I wear depression like a thick wool blanket, draped over my stiff achy shoulders, tripping over the dragging ends, unable to smoothly navigate it as I carry it through my day.
Most days, I get ready, paste on a smile and head out the door. Today’s not that day.
Already past 10:00am, I rise out of guilt, stumble to the coffee pot, not so much to wake to this sleepy life but rather to reach out for liquid comfort that emotionally eases the tightness in my chest and jaw, aching from a long night of anxious dreams.
I stumble back to bed with my cup cradled in my hands, breathing in warmth. I heave myself back into bed. My eyes close, my body fights gravity. I set the cup down, crawling back under covers to hide from this day loud with sunlight, chirping birds and clutter piles.
I’ve poked my head out and now declare 6 more weeks of winter.
My emotions grow large and unmanageable. Sleep brings respite during this heartbreaking season I can’t manage.
By noon, guilt says, “clean the house, put on clothes, brush your teeth. Your family will be disappointed in you.” These nagging thoughts drive me up and out. I eye my now-cold coffee, grab the handle and find my way back to the kitchen to reheat it in the microwave for Round 2. A mulligan of sorts.
This time, I sit at my desk and open Scripture. Words fall out from David’s mouth that mirror my pain and somehow, I feel less alone:
2Have compassion on me, Lord, for I am weak.
Heal me, Lord, for my bones are in agony.
3 I am sick at heart.
How long, O Lord, until you restore me?
6 I am worn out from sobbing.
All night I flood my bed with weeping,
drenching it with my tears.
7 My vision is blurred by grief;
my eyes are worn out because of all my enemies. (Psalm 6 NLT)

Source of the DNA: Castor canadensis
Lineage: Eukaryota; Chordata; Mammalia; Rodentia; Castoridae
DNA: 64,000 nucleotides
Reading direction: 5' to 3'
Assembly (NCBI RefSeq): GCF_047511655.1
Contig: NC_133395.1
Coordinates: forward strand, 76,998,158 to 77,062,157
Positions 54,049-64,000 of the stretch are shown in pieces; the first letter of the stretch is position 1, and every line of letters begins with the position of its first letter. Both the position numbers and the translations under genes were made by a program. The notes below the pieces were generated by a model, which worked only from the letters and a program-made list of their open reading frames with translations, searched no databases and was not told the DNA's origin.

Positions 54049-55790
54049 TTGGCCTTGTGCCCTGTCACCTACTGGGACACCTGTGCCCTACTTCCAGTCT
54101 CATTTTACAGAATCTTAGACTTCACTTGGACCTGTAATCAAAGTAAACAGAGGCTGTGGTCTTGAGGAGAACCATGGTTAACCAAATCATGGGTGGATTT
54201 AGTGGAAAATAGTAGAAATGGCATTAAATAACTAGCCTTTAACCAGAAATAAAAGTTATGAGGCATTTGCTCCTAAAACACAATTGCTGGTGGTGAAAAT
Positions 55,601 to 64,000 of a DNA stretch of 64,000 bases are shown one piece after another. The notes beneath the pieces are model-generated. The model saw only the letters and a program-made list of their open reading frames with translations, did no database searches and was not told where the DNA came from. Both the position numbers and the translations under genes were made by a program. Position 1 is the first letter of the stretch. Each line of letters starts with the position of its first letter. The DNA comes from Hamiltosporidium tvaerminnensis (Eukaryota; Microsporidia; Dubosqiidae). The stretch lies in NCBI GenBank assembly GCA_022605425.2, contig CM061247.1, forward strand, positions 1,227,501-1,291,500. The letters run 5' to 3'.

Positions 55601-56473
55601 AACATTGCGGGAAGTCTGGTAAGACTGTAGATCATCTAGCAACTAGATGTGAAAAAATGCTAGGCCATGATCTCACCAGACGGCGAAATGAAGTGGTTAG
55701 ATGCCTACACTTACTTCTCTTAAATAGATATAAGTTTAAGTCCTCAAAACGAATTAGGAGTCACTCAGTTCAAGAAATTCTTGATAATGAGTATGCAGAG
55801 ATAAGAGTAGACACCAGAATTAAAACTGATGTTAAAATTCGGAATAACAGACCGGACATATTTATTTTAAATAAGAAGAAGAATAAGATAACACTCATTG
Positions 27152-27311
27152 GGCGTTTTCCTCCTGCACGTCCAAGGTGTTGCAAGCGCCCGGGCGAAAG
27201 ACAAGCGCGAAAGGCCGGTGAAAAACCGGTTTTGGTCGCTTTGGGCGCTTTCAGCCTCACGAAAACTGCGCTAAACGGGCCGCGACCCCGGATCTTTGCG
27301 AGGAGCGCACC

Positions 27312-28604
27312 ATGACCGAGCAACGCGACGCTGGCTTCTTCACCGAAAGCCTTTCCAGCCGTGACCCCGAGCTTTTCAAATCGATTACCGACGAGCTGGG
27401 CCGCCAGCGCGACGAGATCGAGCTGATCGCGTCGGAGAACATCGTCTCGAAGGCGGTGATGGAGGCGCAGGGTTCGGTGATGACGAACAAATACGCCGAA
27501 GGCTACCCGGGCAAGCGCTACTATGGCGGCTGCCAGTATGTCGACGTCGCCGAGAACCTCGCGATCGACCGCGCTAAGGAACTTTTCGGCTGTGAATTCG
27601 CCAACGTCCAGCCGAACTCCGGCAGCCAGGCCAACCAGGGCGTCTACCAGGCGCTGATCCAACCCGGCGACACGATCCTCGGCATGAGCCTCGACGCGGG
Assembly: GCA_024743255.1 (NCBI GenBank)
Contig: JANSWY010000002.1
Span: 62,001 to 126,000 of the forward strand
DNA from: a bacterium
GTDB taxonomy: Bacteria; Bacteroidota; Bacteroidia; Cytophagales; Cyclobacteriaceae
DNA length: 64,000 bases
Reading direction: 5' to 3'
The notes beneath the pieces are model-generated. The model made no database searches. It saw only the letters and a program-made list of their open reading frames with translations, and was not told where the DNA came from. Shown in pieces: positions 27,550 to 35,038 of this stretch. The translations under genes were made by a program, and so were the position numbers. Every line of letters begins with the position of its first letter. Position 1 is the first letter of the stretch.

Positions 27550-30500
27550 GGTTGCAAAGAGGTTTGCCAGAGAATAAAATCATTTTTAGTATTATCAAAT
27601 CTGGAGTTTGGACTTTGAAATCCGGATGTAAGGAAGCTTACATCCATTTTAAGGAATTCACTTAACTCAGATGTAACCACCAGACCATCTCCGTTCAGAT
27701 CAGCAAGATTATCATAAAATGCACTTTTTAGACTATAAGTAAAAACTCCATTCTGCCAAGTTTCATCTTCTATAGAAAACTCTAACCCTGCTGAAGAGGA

I know God is good, even now, in this dark grief, threatening to derail me like many times before. I know the enemy is at work stealing my joy, destroying my life, and pounding lies into my head that kill my passions.
But I sit alone paralyzed. All I can pray is, “help.”
The itchy wool blanket suffocates. One big heave, and I could throw it off. But I don’t have the strength. It threatens me with another long and dark season of hopelessness.
Most days I watch life pass me by from the brown leather couch I regret buying 3 years ago. My skin sticks to its surface and makes me cranky. But it’s from here I watch my sons and husband come and go each day from their lives of purpose, and I stare at the wall and wonder what to do with myself.
Who cares if the house is dirty? Who cares if the laundry doesn’t get done? If I don’t cook dinner, we can eat cereal. If I don’t show up to my life, someone else will, so the things I do around here, never mind. Someone else can do them.
My dreams of writing during my days? Sharing my words out in the world? My journal is full of words for my own eyes, but words for others?
Maybe just this: those like me who suffer depression, we know you can’t fix us, those of us who sit in the dark for days on end. Those of us who ache to join everyone in the light of the living but can’t. We know you want to; we know you try. And we feel guilt for not being able to respond.
For those in our innermost circle, please continue to speak truth and life into our dark and dying places. Continue to nurture in ways only you can, but do not think we expect you to give up your life for us.
Christ already did that.
It’s in this dark place I am more fully acquainted with Christ and His suffering if even just a bit (Hebrews 2:18, 4:15), and He’s doing a work here that needs to be done. He too was a man of sorrows, acquainted with deepest grief (Isaiah 53:3). My tiny suffering is nothing compared to Christ’s, but it’s a window into deeper understanding of who He is and how to become more like Him. I want to suffer well, to become stronger, more empathetic and grace-filled because of my time here in the dark.
To my innermost circle: Treat me like a friend and not a science project. I’m not a problem needing to be solved, nor a prayer request that needs to be shared. Rather, I’m a sojourner on the path to eternity. Cheer me on, celebrate my baby steps, coach when necessary, pray if you can, and occasionally be a listening ear. And may I do the same for you.
Sometimes, just confessing the pain is enough to bring healing to my day and make that hot itchy blanket a little lighter.